3.6 Moving away from the efforts to diversify the regional economy and improve resilience, the group then discussed the place aspect of the vision for future. It was noted that it was often a struggle to keep people in the region and this had resulted in a tight labour market. Investments had been made in a music hall and art gallery to improve the cultural aspect of living in the city and increasingly events were being attracted that delivered a boost to the wider economy. The issuing of city bonds had allowed some of this investment, but it was recognised that work was on-going and more would be needed long-term to support transformation and make the city somewhere people wanted to stay and work in the future.

4. Review of information gathering sessions and stock-take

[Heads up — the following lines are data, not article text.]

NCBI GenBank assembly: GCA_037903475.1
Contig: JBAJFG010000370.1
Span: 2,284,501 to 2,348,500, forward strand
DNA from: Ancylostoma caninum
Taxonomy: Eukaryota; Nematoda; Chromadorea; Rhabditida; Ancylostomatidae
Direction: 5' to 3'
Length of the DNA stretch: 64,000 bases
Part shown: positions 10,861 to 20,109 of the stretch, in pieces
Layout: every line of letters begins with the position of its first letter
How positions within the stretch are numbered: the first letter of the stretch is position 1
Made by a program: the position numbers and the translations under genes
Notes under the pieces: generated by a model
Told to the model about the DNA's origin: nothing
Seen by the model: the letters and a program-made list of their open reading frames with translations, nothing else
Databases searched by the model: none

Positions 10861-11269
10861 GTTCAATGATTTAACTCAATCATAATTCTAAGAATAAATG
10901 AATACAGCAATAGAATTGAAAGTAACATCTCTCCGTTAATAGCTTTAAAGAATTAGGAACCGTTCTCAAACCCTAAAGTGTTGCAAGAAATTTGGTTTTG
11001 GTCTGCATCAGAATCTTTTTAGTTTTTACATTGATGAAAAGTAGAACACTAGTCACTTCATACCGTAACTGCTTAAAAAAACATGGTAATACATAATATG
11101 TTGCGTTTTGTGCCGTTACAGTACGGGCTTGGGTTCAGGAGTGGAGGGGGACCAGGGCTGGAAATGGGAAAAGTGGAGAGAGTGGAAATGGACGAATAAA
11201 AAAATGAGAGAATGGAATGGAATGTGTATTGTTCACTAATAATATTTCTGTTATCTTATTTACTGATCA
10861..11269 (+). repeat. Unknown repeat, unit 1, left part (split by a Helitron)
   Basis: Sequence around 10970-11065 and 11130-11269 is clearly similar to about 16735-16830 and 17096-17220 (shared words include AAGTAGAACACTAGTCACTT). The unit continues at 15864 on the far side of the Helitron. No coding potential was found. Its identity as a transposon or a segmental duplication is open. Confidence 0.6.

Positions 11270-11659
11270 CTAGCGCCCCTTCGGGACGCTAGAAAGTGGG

4.1 The Commission discussed the evidence they had heard earlier in the day. It was agreed that both sessions had been productive, with a range of opinions and perspectives heard from both guests and those that had submitted written evidence for the meeting.

4.2 There was then further discussion regarding the interim report. The secretariat were asked to arrange a conference call in December and produce an outline of the report that would allow for discussion by Commissioners. The possibility of holding an event following release of the interim report towards the start of the new year was discussed and agreed to be explored further.

4.3 Finally the upcoming conference call with the co-Chairs of the Fair Work Convention was discussed. It was requested the secretariat circulate an agenda in advance to help structure the call.

  • Action point 2: secretariat to arrange conference call to discuss interim report
  • Action point 3: secretariat to circulate agenda for conference call with Fair Work Convention

Meeting agenda

PDF
450.1 kB

Paper 4.1: Oil and gas

PDF
525.0 kB

Paper 4.4: Fair work

PDF
299.5 kB

Paper 4.5: Work plan

PDF
487.1 kB